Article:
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Today's Takeaway with Florine Mark

Aug 23, 2021

With Sleep Medicine Specialist Dr. David Gessert


Does a good night’s sleep come easy to you? Or do you struggle to unwind, unplug, and get the rest that your body is craving? Do you wake up constantly throughout the night, or find it hard to fall asleep in the first place? Just like nourishing our bodies with healthy, nutritious meals, getting enough exercise, and spending quality time with loved ones and outdoors, quality sleep is essential to our overall health.  And while it may seem like a luxury, without enough sleep each night, we put our bodies at risk for serious medical conditions, and might even shorten our lifespan.


My guest today, Dr. David Gessert, is an American Board of Internal Medicine certified doctor who specializes in sleep medicine and sleep disorders. He is here to explain how too little sleep can really damage our health and shares simple ways that we can improve our chances of getting a really good night’s sleep.


What You’ll Hear in This Episode:

  • How did David get involved in sleep medicine?
  • What is sleep deprivation?
  • How much sleep should adults aim to get every night?
  • How much sleep do children and teenagers need?
  • What are the five categories of sleep disorders?
  • What is sleep apnea and why do people snore?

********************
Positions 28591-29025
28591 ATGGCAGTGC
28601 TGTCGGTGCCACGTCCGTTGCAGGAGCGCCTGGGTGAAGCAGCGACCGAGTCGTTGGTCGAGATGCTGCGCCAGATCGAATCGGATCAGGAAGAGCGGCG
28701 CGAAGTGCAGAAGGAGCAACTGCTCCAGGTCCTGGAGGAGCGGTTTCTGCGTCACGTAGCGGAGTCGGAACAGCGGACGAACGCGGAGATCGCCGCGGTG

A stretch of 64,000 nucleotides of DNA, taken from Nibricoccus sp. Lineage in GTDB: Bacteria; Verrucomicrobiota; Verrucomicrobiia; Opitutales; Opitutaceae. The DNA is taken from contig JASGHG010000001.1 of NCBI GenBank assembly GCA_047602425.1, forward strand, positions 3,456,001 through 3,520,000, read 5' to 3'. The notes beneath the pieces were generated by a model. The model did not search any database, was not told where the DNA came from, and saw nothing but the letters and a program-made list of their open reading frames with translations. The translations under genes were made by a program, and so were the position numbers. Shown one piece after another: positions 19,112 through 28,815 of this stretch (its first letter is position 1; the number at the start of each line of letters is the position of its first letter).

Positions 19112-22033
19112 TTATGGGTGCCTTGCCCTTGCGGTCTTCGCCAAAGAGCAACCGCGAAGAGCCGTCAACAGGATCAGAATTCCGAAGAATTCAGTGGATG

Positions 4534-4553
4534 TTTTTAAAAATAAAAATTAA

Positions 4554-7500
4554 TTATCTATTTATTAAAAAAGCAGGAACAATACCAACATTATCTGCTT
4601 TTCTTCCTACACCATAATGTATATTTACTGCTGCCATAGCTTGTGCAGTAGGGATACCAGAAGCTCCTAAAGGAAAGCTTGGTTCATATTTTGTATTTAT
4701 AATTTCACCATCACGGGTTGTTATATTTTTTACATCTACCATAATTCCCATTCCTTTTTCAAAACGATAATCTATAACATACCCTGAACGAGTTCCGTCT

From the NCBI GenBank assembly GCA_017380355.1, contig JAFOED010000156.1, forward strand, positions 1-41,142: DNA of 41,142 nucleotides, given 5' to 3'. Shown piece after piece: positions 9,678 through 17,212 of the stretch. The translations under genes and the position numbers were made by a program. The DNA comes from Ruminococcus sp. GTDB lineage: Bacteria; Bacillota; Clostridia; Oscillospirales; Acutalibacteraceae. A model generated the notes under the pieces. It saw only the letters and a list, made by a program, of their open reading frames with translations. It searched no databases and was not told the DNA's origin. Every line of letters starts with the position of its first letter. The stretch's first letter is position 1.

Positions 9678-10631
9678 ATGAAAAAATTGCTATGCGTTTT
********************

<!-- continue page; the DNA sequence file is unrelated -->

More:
• How can some people function on very little sleep?
  • Is it healthy to sleep 9-11 hours a night?
  • Is it possible to catch up on lost sleep?
  • What is included in healthy sleep hygiene?
  • Does lack of sleep cause weight gain?
  • How does loss of sleep affect your immune system and mental health?
  • How can you combat chronic sleep deprivation?
  • What is involved in sleep apnea testing and treatments?
  • How can someone work with Dr. David Gessert?


Today’s Takeaway:

A chronic lack of sleep is not only exhausting and leaves us feeling tired and irritable, but it can also be extremely damaging to our health. It’s not just our physical health that can be affected — a chronic lack of sleep can also trigger bouts of extreme anxiety, depression, and even weight gain. But the good news is there are many ways to make up for lost sleep, like practicing good sleep hygiene.  Making positive changes by creating a healthy bedtime routine might help you sleep better at night. Identify the factors that are preventing you from getting your best night’s sleep. Eliminate caffeine and power drinks after midday, reduce your alcohol consumption, practice meditation or deep breathing, and avoid heavy meals before bedtime. By providing our body with the adequate rest it needs, we are not only able to perform at our best the following day, but we’re able to be there for our loved ones as well. Remember, every day is a gift, and the gift of a good night’s sleep is a gift we need to give ourselves.



“A lot of the really good quality sleep comes at the end of a long stretch of sleep.” — David


“For people who continuously don’t get enough sleep, their performance continues to decline.” — David


“It’s not really possible to catch up on sleep. You have to maintain getting adequate sleep each night.” — David


“Simple fixes can have a very large difference in your sleep quality.” — David


Brought to You By:

Florine Mark


Mentioned in This Episode:

David Gessert, MD

Make an appointment with Dr. Gessert or call 313-916-4417